Posts Tagged ‘Single-Hole Punches’

Best Way for Casinos to Cancel Playing Cards

Friday, June 17th, 2011

Card Canceling MachinesIf you run, operate or work for a casino, you’re probably well aware of the fact that decks of playing cards cannot be re-used. This is primarily due to the fact that casinos use new decks as old decks run the possibility of being tampered with. Used face cards usually have to be cancelled. We offer two types of machines that many casinos use to cancel their playing cards.

The card-canceling machine you use will depend entirely on the volume of cards you need to cancel per day. Regardless of which method of card canceling you choose, our machine will make the process efficient and permanent.

Card Canceling Machines

FP-1 Single Hole Card Canceling MachineLight to Medium-Volume Card Canceling Machine – If you only need to cancel a few hundred decks of cards per day, I highly recommend using a machine like the FP-1 (B) heavy-duty single hole punch (found here). Simply place your deck of face cards under the punch and pull the handle. The FP-1 has a 300-sheet capacity (1″ thickness) and can easily handle a single deck of cards in a single pass. It is easy to use and requires little effort to operate. It is made from heavy-duty cast metal that has a reputation for holding up for years. Replacement punching bits are available.

High-Volume Card Canceling MachineMedium to High-Volume Card Canceling Machine – If you are canceling hundreds to thousands of decks of cards per day, most of our casino customers use a single-spindle paper drill. These drills, available with various diameters, can be used to put a hole right through a deck of cards (center, corner or wherever). Many of our single-hole paper drills can drill through multiple decks of cards at a time. You can find our entire selection of single-hole paper drills here.

Both of these methods are effective and fast and quickly punching holes through and rendering cancelled decks of cards. Our Casino customers enjoy using both of these methods to cancel cards and both have an excellent track record for getting the job done.

Please feel free to call one of our paper punch / drill experts at 1-800-658-8788 for answers to your questions regarding canceling decks of cards.

Save Money Making Your Own Wedding Invitations

Thursday, June 10th, 2010

Marriage / WeddingSo next month I will be celebrating my 10-year wedding anniversary. At 10 years, I can’t help but reflect back on that time prior to getting married. To begin with, my fiancé and I didn’t have a lot of money. I can still remember talking about how we were going to come up with wedding invitations. We had to create hundreds of them, and it wasn’t going to be cheap.

We ended up deciding to make them ourselves. We would potentially save hundreds of dollars. Now I understand not everyone will want to go down this route, but here is what we did.

Thinking back on it now, I can’t help but laugh a little. Many of the machines we used to make our invitations I now help sell through ABC Office.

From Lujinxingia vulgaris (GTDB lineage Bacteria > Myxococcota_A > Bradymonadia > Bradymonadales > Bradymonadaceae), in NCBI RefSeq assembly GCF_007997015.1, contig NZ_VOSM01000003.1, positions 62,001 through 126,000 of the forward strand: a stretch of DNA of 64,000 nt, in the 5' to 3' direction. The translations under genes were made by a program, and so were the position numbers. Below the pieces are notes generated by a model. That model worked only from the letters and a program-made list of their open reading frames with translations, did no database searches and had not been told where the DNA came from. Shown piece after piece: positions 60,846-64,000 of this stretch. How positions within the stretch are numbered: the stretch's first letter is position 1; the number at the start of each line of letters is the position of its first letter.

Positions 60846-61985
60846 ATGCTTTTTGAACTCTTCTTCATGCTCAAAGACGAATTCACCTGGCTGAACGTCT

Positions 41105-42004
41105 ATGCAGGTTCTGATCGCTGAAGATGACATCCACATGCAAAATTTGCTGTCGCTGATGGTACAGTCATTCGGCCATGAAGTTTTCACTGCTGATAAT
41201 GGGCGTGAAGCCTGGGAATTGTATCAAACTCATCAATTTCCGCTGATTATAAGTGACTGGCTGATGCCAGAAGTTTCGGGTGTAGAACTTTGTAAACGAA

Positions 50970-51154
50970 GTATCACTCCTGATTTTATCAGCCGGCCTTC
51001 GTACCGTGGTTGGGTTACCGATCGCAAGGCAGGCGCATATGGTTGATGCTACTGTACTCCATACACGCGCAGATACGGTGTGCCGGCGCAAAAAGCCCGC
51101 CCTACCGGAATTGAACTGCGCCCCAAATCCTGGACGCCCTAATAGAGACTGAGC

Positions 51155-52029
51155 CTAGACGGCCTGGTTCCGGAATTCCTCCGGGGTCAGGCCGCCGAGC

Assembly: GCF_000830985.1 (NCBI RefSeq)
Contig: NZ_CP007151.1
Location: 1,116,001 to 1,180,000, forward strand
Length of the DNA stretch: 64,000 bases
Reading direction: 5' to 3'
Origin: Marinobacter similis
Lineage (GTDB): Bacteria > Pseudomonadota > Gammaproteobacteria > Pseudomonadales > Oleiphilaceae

Materials Used:

Equipment Used:

These are the steps we took to create the invitation:

  1. First of all, we single-folded the navy blue cardstock in half. We didn’t fold it along the shortest part of the paper, but the longest part of the paper.
  2. We then took the light tan linen card stock and printed a picture my father-in-law took with his digital camera along with the wording, location of the reception, etc. We printed (in black & white) two invitations per one-sheet of light card stock. Once printed, we cut the light tan linen card stock on a manual stack cutter down the center of the longest part of the paper.
  3. The cut tan card stock now fit nicely into the single-folded navy blue card stock. We were lucky enough to find a copy shop that had a high-resolution copier as well as a paper folder and a stack cutter that they let us use for free.
  4. We then went on to cut a bunch of 8 ½ x 11-inch velum paper with the stack paper cutter. Now that everything was folded and cut, we were able to put everything together.
  5. We put the velum paper on top of the printed picture and slid it into the navy-blue folded cover. Once we finished this, we single-hole punched the corners of the invitations. My fiancé cut ribbon into four to five-inch lengths that we threaded through the punched corners and then tied. The ribbon helped keep everything together.

Stack Paper CutterThe invitations were a hit and we got several compliments from people on how unique they were. I think they meant “unique” in a good way. Sure we saved a lot of money, but I now also have some great memories of making invitations with my wife.

The type of equipment and supplies we used then (that I now help sell) are the stack paper cutters (found here), paper folding machines (found here), single-hole punches (found here) and the card stock (found here).

I hope this helps someone facing a similar situation. Now I need to talk with my wife and see if I can get a picture of the invitations so you can all see what they looked like.

Do you have experiences making your own wedding invitations? Post your comments here!

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